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Slamdance Film Review: Sam’s World

Film Reviews

Slamdance Film Review: Sam’s World
Director: Lily Lady

The Solo Foundation
Premiere: 1.21

Lily Lady, a New York-based writer, had never made a film before. They had never acted, never directed—nothing of the sort. Of course, you would never know that based on the tender love and care that went into Lady’s debut featurette, Sam’s World, which follows a few days in the life of Sam, a wistful twenty-something sex worker (played by Lady) in the midst of a pregnancy scare. Lady, having experience with sex work themself, approaches the subject matter with both gentleness and matter-of-factness, reminiscent of the works of Sean Baker. Although Sam’s World is not without its flaws, the utter humility of the film makes it worth your while.

Sam’s World feels like a notes app poem, an unsent love letter or a diary entry. It’s something so intimate that the viewing experience feels intrusive, as if you’re sneaking a peek at something that wasn’t meant for you to see. But with that, the film finds its voice in its vulnerability. Lady withholds nothing, giving the film a sense of grit and strength where it could’ve easily been written off as another feeble tragedy. Sam’s World is not a sad story and it’s not a happy story; it’s simply Sam’s story. As our protagonist bounces from scene to scene and emotion to emotion, it’s made clear how much Sam’s situation is tearing them apart, but also how others in their life are pulling them back together, again and again. 

A crucial part of the film is Sam’s relationship with their partner, Rex, played by Annie Conolly (Bernard). Rex’s corporate aspirations and discomfort with Sam’s line of work put the two at odds with each other. However, Conolly’s performance as Rex and chemistry with Lady works wonders to cement that, despite it all, these are characters who love each other and truly want the best for one another—they just don’t know what “the best” really means for each of them.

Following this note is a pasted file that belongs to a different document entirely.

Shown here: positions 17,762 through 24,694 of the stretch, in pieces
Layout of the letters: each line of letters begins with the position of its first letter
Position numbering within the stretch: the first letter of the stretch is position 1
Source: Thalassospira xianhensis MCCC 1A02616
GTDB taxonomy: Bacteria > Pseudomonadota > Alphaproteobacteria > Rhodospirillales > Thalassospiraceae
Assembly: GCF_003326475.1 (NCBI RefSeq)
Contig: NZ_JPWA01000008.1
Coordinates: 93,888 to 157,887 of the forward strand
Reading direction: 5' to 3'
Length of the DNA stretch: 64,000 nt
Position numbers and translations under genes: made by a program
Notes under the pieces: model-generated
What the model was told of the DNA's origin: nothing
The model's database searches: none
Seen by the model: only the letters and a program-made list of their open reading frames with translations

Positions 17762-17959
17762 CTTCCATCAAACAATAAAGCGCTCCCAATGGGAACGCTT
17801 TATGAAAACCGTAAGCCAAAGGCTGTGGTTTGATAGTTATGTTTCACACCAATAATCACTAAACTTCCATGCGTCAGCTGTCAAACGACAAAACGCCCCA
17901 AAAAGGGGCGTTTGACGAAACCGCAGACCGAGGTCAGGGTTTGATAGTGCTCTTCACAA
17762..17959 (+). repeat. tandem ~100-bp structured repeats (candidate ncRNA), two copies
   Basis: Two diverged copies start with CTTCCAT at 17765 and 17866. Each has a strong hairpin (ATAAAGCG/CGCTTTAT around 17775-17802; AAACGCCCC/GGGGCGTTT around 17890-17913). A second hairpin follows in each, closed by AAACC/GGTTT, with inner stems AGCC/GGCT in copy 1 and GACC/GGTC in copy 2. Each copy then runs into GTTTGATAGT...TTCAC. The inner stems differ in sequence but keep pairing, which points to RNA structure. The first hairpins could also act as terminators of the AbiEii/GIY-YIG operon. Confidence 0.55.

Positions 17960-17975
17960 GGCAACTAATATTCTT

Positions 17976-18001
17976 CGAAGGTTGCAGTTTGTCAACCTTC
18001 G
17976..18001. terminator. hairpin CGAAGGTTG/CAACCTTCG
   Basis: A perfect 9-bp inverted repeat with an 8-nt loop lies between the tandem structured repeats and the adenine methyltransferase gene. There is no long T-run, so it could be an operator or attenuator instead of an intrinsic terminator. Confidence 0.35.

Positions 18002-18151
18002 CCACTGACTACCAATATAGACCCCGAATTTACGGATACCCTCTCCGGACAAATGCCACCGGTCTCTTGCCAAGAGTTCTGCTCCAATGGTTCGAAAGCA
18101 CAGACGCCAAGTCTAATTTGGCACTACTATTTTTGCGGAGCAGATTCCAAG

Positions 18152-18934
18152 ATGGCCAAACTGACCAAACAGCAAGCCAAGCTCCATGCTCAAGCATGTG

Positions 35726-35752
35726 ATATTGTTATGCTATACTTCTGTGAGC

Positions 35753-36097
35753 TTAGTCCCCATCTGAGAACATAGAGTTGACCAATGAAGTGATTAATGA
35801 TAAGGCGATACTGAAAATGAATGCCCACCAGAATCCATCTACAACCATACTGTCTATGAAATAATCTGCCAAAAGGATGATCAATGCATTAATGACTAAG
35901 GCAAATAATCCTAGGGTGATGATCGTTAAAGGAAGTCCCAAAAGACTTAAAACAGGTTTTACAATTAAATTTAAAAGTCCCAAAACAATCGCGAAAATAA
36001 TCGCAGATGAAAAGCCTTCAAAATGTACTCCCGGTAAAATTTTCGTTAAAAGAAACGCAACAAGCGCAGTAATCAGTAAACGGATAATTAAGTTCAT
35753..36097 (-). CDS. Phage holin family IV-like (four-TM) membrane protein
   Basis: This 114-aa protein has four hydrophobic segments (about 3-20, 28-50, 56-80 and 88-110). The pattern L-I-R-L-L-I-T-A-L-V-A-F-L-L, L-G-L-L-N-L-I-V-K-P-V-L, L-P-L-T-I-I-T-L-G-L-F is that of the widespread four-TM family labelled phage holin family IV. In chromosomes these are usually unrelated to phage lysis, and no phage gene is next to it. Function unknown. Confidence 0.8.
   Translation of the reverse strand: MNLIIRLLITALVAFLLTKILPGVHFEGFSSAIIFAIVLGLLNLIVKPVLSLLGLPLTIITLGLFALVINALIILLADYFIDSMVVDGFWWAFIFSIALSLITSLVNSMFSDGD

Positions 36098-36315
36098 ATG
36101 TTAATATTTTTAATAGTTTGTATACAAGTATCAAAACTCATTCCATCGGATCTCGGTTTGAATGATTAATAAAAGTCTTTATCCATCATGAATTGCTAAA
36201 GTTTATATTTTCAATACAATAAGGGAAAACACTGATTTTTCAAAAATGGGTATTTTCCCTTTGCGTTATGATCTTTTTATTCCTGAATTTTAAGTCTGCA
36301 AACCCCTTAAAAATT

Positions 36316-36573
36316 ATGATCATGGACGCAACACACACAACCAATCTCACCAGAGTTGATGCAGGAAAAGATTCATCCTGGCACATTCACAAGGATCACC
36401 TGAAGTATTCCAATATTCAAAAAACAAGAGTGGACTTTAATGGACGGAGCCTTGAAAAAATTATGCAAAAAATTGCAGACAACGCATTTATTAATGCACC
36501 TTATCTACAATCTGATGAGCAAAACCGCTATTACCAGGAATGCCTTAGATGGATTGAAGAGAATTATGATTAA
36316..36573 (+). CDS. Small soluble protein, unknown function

Although the passion for the story is easily felt, Sam’s World falters in its pacing. Most scenes go on for too long, which causes the transitions to be clunky and awkward. In several parts, there are unnecessary shots of a character walking from point A to point B that could have been cut without losing continuity or confusing the audience. Almost every sequence could’ve been about two or three minutes shorter. The 65-minute runtime of the film feels like 90 or 100, which isn’t a bad thing conceptually; however, the film still would benefit from some re-edits to “trim the fat.”

Additionally, there are some noticeable flukes with the sound and dialogue recording that mark the film as unpolished, and not in a cool way. Furthermore, the visual style of the film is somewhat inconsistent throughout. In a scene where Sam and their friends try to enjoy a day on the beach, the color grading and lighting are vastly different from shot to shot. With such a heartfelt story behind it, it’s disappointing that small oversights like these relegated the film to an amateur status, to say the very least. But luckily, both issues can be remedied in post-production to take the film to the next level that it deserves to be at.

Although some of the sound wasn’t quite where it needed to be, that’s not to say Sam’s World was without its sonic highlights. Interpol founding member and multidisciplinary artist Carlos Denger crafts a unique and moving soundscape unlike anything I have heard before. The best way I can describe it is acoustic electronic music, a midway point between melodic and ambient. The score perfectly encapsulates and colors the events of the film without overwhelming it in a way that calls back to a personal favorite score: Jon Brion’s work on Paul Thomas Anderson’s Punch-Drunk Love.

From top to bottom, Sam’s World has everything it needs to be not just a great queer narrative, but a great human story at large. Sam’s pursuit of control and identity is familiar and tangible to so many people from so many different walks of life. My sincere hope for Sam’s World is that its story isn’t over and that the team behind it goes back in to push it across the finish line. Overall, Sam’s World is a triumphant first try, and I can’t wait to see where Lily Lady goes from here. –Becca Ortmann

Read more of SLUG‘s comprehensive coverage of the 2024 Slamdance Film Festival.